Sars is anticipated to be a short-term problem for Taiwan but political tensions and issues in its ...
Sars is anticipated to be a short-term problem for Taiwan but political tensions and issues in its technology sector are creating concerns regarding its future economic development.
Mark Mobius, portfolio manager of the Franklin Templeton Emerging Markets fund, believes the most critical factor for Taiwan is the direction of the US economy. Taiwan is very open and, to a great extent, depends on the demands of the US, he says.
Senior emerging markets analyst for First State Investments, David Gait, says during times of a weak US economy, companies cut costs by outsourcing to Asia, which benefits Taiwan. At the same time, weak demand from the US for technology-related products has a negative impact on Taiwan's economy and it is difficult to see which outweighs the other, he adds.
Mobius says the market has come down by more than 60% in US dollar terms from its peak in April 2000, although the current P/E ratio of 18 times seems to be much higher than many other Asian markets.
He says: 'The picture is actually being distorted by the fact the heavyweight semiconductor companies are expected to recover from their losses and to post only small amounts of profit this year. Beneath those companies, we are finding stocks with more attractive valuations. Some of the names in our portfolios are at single-digit P/E ratios.'
While it is not a cheap market, valuations are more attractive than they have been but not quite compelling, says Gait.
Taiwan is suffering the after effects of over-investment in electronics and Gait is still cautious on the sector as competition remains tight. 'The electronics industry needs consolidation,' he says. 'Unfortunately, a lot of the companies are in cash-rich positions because of money made and raised during the tech boom of 1999 and 2000, which is now prolonging the problem.'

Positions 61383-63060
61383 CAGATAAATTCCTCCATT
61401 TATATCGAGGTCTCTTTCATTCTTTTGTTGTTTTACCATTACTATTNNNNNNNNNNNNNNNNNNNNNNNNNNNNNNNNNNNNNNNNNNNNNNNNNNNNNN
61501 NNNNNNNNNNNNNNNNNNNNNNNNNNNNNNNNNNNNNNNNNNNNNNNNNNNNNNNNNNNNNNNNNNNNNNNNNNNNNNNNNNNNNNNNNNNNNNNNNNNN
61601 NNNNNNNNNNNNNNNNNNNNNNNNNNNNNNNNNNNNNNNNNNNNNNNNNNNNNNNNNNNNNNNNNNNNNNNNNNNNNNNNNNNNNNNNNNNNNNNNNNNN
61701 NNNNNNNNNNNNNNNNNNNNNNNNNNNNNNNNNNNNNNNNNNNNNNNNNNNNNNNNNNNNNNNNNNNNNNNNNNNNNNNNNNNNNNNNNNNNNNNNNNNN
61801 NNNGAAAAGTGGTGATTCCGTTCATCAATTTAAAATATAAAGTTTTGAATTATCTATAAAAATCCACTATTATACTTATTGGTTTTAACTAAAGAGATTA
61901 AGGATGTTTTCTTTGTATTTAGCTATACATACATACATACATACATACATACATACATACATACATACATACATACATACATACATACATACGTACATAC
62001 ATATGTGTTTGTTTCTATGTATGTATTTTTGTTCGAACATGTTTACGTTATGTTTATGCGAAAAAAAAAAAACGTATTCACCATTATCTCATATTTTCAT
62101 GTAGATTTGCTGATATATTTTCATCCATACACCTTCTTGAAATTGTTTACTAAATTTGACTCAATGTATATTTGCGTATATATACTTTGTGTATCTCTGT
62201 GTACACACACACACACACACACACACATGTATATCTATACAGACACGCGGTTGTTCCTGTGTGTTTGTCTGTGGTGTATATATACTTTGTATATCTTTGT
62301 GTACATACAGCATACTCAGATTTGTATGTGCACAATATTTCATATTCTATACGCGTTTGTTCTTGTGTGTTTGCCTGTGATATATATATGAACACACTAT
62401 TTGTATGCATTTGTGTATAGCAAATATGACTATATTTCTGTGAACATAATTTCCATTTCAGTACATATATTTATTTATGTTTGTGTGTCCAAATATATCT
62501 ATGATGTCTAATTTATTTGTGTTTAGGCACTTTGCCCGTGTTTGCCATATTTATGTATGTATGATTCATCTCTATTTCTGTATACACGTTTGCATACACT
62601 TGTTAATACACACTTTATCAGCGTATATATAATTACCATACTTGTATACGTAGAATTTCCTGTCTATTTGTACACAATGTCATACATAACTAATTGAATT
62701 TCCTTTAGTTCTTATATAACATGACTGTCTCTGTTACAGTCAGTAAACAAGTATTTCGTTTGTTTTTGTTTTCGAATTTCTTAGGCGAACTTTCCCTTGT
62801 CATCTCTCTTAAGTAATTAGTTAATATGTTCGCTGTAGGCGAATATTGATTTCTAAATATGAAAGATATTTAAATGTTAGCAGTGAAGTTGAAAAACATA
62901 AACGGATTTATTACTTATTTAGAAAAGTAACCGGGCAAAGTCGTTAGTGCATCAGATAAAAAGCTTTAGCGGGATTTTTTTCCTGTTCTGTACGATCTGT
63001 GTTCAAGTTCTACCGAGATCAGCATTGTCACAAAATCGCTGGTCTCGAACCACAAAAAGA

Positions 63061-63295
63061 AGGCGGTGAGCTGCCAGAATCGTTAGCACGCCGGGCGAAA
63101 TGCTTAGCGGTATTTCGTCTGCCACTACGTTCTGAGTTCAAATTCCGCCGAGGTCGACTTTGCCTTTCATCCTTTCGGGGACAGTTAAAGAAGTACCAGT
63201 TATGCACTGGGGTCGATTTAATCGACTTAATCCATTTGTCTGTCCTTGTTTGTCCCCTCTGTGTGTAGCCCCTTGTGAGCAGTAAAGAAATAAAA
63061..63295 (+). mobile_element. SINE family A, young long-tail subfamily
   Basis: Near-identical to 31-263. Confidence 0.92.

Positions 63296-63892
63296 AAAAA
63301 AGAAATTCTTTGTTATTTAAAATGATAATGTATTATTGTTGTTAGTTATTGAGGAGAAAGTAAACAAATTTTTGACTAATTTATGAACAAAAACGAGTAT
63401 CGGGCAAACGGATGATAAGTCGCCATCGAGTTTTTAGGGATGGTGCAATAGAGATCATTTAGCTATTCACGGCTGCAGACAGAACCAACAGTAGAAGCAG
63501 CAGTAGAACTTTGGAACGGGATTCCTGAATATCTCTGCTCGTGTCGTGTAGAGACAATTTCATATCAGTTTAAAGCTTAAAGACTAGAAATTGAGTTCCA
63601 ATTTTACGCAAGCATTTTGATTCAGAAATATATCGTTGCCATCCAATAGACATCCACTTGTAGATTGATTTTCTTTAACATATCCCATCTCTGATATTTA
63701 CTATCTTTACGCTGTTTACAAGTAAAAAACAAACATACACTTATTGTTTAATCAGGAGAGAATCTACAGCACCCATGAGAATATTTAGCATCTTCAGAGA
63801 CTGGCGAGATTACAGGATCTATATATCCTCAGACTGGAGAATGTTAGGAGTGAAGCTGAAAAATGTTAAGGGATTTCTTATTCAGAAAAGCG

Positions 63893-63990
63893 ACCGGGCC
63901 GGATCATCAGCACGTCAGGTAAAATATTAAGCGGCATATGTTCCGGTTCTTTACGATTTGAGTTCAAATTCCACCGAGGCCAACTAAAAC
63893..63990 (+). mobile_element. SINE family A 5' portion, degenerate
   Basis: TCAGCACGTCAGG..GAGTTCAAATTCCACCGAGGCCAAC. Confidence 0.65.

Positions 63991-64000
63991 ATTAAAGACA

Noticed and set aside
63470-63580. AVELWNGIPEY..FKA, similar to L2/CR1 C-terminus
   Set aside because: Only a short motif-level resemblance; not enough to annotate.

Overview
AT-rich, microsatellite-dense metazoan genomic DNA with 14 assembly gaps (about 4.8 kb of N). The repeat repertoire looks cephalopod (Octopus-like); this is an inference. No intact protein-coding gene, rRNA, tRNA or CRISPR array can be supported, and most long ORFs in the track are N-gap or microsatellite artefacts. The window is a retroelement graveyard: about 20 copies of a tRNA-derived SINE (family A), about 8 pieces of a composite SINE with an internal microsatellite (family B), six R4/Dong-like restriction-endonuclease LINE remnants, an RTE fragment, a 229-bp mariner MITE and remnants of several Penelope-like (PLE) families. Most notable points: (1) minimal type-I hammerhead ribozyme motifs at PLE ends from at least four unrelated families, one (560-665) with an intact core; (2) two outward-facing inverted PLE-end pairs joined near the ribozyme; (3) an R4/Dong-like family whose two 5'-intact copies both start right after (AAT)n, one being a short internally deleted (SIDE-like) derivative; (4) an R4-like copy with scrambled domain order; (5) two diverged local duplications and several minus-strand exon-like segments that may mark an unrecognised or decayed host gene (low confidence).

The Sars epidemic has had very minimal impact on Taiwan's economy, according to Mobius. As of 2 June, he says, there were 684 cases reported and 81 deaths.
'It might have created some limitations for travel but the impact should be short-term in nature,' Mobius adds. 'The market has also been quite resilient to the Sars impact, simply because investors had seen its impact on Hong Kong and Singapore and were in little doubt the epidemic could be brought under control within a short period of time.'
Gait says it is hard to see what the full impact of the Sars epidemic will be at this point as it is still a problem in the country although he agrees it will be a short-term issue.
Mobius is positive on the long-term outlook for Taiwan. He believes over the past few years, the economy has successfully gone through a major deflationary adjustment, mainly through migrating most of its production capacities over to mainland China.
Gait sees Taiwanese politics as the main threat to the economy as China insists no country can have formal ties with both mainland China and Taiwan.
Mobius says China has made it clear to the international community Taiwan is part of China. Although, economically, Taiwan is being gradually integrated into the mainland, he adds, the island is still politically independent, with having its own government and military forces.
Positive long-term outlook.
Some good valuations.
Short-term impact of Sars.
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